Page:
This friar continuing eight years in this prayer, until one day, after eating, thanks having been given in the church, he was in prayer in a certain part of the church, and was praying to God and Saint Francis touching this matter, more devoutly than he was wont, and with many tears; when he was called by another friar, who commanded him in the name of the Guardian to bear him company to the town for the good of the Place. 

Doubting not that obedience is more meritorious than prayer, as soon as he had heard the commandment of his superior, he left off praying and went with that friar that called him. And, as God willed it, he, by this act of ready obedience, merited that which he had not merited by his long praying. 

As soon as they had gone forth from the gate, they met two strange friars, who appeared to have come from a far country; and one of them seemed a young man and the other old and lean; and, by reason of the bad weather, they were all muddy and wet. Wherefore that obedient friar had great compassion for them, and said unto his companion: “O dearest brother mine, if the business whereon we are going may wait a little, inasmuch as these strange friars have great need to be charitably received, I beseech thee to permit me first to go and wash their feet, and especially those of this aged friar, who hath the greater need thereof; and you will be able to wash those of this younger one; and thereafter we will go about the business of the convent”. 

They went back and received those strange friars very charitably, and took them into the kitchen to the fire to warm and dry themselves; at the which fire eight other friars of the Place were warming themselves. 

To be continued.

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24 January: Week of Prayer for Christian Unity, VII.

Week of Prayer for Christian Unity 2023

Photo: Mazur/cbcew.org.uk

As we join with other Christians around the world for the Week of Prayer we pray that our hearts will be open to see and hear the many ways in which racism continues to destroy lives, and to discern the steps we can take as individuals and communities to heal the hurts and build a better future for everyone.

Day 7 Agency

Matthew 5:1–8 
Job 5:1-16

Commentary

Matthew’s account of the Beatitudes begins with Jesus seeing the crowds. In that crowd he must have seen those who were peacemakers, the poor in spirit, the pure in heart, men and women who mourned, and those who hungered for justice. In the Beatitudes Jesus not only names people’s struggles, he names what they will be: the children of God and inheritors of the Kingdom of Heaven.

Howard Thurman, African American theologian and spiritual advisor to Dr. Martin Luther King, Jr., believed, “the religion that Jesus lived produced the kind of life for Him that identifies with the downtrodden, outcast, broken, and disinherited of the world.” Yet, Thurman also believed that, “It cannot be denied that too often the weight of the Christian movement has been on the side of the strong and the powerful and against the weak and oppressed – this, despite the gospel.”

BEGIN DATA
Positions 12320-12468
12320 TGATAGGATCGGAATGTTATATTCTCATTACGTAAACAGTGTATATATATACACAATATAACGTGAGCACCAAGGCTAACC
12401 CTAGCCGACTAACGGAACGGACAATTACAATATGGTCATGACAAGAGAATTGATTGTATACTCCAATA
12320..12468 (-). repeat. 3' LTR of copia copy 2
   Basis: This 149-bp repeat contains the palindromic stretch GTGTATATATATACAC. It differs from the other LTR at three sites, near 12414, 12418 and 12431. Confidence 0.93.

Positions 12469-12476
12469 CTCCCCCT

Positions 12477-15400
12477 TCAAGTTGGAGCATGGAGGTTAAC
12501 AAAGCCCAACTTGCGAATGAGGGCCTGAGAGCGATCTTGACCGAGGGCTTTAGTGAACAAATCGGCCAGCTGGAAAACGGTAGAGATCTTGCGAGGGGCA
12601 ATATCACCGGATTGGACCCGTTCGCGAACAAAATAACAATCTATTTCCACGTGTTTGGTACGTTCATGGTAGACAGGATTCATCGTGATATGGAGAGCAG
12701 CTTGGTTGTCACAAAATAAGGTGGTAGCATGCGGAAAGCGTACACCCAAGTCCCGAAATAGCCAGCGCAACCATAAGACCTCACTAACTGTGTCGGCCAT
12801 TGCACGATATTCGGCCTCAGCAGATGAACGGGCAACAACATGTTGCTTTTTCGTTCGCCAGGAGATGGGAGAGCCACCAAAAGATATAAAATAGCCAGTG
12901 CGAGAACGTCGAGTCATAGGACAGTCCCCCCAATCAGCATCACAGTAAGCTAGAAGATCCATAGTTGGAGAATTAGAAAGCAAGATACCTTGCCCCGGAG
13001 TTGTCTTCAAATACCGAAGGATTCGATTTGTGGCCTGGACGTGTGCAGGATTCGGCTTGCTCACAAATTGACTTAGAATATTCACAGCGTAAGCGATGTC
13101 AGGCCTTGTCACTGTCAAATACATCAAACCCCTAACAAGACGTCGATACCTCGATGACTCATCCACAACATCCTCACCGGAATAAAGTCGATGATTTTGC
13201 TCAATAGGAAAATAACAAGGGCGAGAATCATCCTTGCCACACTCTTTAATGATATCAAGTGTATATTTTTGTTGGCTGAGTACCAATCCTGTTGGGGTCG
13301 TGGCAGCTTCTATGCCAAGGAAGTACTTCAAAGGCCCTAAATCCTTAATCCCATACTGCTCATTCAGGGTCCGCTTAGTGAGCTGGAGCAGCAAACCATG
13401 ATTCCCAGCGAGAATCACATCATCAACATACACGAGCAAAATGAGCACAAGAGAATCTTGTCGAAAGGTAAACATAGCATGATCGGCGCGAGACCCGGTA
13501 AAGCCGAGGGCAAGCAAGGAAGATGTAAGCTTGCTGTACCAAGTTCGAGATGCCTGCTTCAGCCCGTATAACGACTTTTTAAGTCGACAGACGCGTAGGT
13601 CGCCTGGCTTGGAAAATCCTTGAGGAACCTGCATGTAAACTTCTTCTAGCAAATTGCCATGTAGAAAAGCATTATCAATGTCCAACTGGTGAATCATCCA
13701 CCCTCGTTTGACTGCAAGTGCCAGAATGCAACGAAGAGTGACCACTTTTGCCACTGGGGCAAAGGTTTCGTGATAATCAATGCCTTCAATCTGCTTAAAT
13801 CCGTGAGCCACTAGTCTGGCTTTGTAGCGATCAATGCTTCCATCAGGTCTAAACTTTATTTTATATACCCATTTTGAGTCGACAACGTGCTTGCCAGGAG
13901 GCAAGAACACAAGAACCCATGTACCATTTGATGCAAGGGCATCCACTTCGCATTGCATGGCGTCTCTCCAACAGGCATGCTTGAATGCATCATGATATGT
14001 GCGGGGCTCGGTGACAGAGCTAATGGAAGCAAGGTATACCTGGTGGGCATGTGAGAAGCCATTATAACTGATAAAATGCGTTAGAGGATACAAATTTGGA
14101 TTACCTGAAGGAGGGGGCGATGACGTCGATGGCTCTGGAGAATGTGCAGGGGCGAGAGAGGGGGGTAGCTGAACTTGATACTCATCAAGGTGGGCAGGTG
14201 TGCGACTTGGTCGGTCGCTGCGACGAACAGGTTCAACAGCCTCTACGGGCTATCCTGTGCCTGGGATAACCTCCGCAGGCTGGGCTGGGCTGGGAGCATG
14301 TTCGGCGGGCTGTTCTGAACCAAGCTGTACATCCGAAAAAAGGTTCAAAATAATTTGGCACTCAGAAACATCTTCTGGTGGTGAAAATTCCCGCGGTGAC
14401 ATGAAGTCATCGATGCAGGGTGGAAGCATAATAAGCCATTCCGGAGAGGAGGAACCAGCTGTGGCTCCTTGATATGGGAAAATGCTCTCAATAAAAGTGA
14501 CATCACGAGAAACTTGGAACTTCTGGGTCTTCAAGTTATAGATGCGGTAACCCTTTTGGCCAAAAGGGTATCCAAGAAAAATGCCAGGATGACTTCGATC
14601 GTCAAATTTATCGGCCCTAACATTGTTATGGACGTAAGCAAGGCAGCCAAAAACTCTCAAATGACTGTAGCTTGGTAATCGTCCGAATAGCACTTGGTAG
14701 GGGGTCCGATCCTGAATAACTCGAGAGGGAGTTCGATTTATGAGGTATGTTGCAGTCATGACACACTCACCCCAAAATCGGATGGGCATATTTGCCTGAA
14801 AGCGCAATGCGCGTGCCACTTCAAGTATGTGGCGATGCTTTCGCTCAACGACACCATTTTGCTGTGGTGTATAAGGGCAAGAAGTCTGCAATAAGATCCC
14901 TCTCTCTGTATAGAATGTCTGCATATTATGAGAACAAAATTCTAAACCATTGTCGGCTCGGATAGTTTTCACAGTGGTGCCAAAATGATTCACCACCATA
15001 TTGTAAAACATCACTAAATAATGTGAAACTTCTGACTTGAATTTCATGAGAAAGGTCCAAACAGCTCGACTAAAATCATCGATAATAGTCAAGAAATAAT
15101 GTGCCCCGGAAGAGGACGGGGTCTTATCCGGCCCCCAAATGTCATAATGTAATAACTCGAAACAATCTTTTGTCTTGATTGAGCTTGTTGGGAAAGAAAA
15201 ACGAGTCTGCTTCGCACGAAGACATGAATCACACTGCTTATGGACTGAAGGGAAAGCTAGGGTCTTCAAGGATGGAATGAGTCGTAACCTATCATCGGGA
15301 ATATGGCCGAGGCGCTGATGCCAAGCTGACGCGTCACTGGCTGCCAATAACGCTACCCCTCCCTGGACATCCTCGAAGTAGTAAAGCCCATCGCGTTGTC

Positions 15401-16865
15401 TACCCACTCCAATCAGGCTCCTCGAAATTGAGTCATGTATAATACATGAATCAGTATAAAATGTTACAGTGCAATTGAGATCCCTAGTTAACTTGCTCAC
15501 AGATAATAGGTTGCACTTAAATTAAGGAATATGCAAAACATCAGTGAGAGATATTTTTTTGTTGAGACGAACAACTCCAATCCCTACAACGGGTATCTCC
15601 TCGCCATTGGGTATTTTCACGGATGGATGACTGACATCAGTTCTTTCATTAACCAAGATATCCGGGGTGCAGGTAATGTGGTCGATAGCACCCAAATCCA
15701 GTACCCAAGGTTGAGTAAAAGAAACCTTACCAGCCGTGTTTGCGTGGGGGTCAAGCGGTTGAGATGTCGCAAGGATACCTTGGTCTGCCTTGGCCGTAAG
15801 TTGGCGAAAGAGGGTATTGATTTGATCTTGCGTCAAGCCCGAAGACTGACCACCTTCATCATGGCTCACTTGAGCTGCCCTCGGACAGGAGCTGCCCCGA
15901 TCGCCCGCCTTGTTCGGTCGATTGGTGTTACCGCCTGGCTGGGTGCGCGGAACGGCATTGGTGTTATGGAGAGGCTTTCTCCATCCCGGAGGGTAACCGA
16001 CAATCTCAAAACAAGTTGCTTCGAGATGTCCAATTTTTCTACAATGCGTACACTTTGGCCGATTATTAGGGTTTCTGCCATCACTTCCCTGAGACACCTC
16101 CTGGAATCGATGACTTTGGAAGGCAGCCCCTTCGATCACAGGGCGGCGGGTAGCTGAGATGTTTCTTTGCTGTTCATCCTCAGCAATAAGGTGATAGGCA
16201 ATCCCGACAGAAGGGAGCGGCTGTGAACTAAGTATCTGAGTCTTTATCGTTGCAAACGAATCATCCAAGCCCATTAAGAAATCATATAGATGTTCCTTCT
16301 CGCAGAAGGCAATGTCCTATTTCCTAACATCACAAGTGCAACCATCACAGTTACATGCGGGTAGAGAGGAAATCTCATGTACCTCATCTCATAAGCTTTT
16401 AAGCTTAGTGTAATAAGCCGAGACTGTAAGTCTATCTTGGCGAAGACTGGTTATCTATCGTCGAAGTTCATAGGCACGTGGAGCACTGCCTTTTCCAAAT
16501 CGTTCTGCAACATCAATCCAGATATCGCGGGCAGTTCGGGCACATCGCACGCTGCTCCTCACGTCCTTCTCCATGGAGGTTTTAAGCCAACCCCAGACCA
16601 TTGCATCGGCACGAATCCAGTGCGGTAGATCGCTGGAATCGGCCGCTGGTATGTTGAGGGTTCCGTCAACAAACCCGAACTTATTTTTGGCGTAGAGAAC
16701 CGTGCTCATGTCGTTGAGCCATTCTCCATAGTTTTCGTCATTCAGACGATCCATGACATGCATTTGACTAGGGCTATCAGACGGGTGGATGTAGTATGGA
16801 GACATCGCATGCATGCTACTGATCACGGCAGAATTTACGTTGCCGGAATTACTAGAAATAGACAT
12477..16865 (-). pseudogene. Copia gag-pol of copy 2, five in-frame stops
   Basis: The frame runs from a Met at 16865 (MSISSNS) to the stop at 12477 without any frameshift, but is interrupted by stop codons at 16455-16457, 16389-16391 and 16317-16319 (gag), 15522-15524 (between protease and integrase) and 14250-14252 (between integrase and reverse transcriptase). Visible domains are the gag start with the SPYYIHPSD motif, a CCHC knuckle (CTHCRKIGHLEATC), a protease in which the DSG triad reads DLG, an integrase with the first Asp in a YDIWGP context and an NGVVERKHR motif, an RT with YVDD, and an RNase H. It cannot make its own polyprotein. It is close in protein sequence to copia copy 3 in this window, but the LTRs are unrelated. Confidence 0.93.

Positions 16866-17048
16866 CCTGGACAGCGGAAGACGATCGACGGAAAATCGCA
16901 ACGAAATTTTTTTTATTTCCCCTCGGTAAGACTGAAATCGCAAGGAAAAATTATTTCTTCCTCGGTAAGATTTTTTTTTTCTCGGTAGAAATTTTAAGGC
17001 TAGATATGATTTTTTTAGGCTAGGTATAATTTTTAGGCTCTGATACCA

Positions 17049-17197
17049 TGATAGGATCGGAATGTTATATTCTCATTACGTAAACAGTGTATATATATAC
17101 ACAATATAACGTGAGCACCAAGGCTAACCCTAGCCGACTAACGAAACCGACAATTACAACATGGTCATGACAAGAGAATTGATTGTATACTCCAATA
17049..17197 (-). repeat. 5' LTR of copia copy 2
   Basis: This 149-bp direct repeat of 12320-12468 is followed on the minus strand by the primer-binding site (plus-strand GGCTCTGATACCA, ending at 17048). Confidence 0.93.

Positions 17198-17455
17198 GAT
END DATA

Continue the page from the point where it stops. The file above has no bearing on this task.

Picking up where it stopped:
If we listen hard enough, we will hear a diversity of voices crying out under the weight of oppression. Action is needed today to bring love, hope, justice and liberation for us and others in the future. Oppression of any kind demands that each of us chooses to engage in order to eradicate the injustice(s) that break our hearts open.

In prayer we align our hearts with the heart of God, to love what God loves and to love as God loves. Prayer with integrity therefore aligns and unites us – beyond our divisions – to love what, whom and how God loves, and to express this love in our actions.

Let us all work together with God in our hope and commitment to shut injustice’s mouth and eradicate oppression in all areas of our society.

Reflection

I see you there,
You – blessed ones,
You – poor in spirit,
You – mourners, meek ones and merciful ones.
I hear your stomachs rumble with hunger. 
Is righteousness enough to satisfy your thirst,
like rain upon the earth?
You have had your fill of the schemes of crafty ones,
been force fed so-called wisdom by the wily.
With pure and undivided hearts
you train your eyes upon God’s cause – 
to lift high the perceived lowly,
to bring to safety any who are in danger of being trampled by pride-filled footsteps of trespassers,
or stabbed by weaponised words hell-bent on cutting down and dehumanising.
Shut the mouth of injustice, God,
tear down the strongholds of the power-hungry
and give us the desire and the strength
to rebuild a realm
where all who are wounded are brought comfort,
where the inheritance is shared by all,
where swords and shields are beaten
into tools for sowing peace and reconciliation,
where healing abounds
and mouths open to sing stories of shared blessing and hope.

Prayer

God of justice,
Empower us to be agents of your grace and mercy.
Bless us with the courage to relinquish our power.
Bless us with the humility to stand with the oppressed.
Bless us with the integrity to love our neighbours 
as we ourselves would seek to be loved.

Questions